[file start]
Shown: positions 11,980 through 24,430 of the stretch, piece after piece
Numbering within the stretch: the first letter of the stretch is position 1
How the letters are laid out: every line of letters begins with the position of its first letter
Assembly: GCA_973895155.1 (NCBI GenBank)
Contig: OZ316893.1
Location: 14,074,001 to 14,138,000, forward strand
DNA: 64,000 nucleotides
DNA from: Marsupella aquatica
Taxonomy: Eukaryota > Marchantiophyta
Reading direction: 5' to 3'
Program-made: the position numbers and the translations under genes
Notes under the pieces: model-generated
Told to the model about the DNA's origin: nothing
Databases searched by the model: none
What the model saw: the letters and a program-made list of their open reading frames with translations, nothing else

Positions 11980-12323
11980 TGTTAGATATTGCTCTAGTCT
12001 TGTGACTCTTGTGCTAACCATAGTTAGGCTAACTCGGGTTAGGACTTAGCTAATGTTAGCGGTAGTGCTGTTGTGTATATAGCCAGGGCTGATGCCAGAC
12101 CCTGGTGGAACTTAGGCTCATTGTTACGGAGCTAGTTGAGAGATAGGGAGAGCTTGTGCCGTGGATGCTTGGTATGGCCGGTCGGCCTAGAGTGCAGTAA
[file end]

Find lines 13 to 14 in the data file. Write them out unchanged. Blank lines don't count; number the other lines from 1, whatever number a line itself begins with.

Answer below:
Told to the model about the DNA's origin: nothing
Databases searched by the model: none